ES beef undercuts prices

30 Jul, 2003 10:00 PM

DROUGHT and softening export markets have been blamed for increased quantities of eastern Australian beef flowing into WA.

Beef from the east usually arrived around June to August but it was believed more was being imported this winter.

Harvey Beef chief executive officer Garry Minton said the company had not been able to compete with substantial amounts of eastern Australian beef arriving to WA in the past few months.

He said drought in eastern Australia had led to more cattle being processed and that a softening of the Japanese and US markets also had an impact.

On average, 35 per cent of Harvey Beef's product went onto the domestic market at about the same time beef usually arrived from eastern Australia.

He did not believe the imports would result in loss of jobs at the plant.

"It's just how we manage through it," he said. "It could swing and we could end up sending it over there."

National Beef Improvement Association (BIA) president and Nannup cattleman Mario Camarri said he was concerned about the impact imported beef was having on the local industry.

"I understand about market forces but I think importers of product need to know about the long term implications and impact, not only on producers, but also on processors," he said.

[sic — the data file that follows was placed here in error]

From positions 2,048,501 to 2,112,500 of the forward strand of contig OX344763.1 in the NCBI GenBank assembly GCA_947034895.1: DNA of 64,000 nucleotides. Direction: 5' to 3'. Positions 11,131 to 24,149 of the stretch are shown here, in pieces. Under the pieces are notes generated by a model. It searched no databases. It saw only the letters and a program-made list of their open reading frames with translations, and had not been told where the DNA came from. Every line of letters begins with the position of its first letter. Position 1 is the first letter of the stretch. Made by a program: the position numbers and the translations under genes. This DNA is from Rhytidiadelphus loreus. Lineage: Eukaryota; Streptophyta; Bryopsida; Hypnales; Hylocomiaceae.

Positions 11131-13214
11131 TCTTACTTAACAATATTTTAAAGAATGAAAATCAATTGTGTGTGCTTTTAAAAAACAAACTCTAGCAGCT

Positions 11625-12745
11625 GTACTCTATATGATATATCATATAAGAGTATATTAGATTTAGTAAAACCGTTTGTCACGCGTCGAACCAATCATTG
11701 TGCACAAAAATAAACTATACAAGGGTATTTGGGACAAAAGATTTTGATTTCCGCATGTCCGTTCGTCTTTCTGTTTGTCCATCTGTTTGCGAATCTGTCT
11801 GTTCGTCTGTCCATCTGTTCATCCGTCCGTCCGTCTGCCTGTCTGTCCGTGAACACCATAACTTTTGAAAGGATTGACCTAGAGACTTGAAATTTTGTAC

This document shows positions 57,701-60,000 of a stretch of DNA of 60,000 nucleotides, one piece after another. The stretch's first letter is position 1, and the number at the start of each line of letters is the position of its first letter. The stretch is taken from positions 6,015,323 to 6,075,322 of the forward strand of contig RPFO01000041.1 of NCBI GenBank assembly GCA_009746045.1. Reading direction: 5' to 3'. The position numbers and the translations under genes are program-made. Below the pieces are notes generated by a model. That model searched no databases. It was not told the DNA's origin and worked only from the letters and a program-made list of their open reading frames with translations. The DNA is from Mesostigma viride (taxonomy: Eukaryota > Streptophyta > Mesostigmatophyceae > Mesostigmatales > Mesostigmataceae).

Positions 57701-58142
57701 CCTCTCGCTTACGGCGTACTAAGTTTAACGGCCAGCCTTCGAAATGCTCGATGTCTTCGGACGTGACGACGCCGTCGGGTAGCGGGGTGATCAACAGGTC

"Prices have come back considerably and it has affected out bottom line."

Mr Camarri said that while WA producers could produce cattle as competitively as in eastern Australia, local producers had difficulty in keeping up supply at this time of the year because the market was low. And this was due to imported beef.

It cost about 30-40 cents a kilogram to transport the eastern states meat to WA.

Meanwhile, the Japanese Government was moving ahead with plans to increase beef import tariffs to 50 per cent, which could see Australia's market share reduced and more eastern states beef coming across the border.

In April, Coles dropped forward contracts for grain-fed beef through EG Green and Sons and was now buying on the spot market.

There were less WA cattle on feed this year compared to last year.


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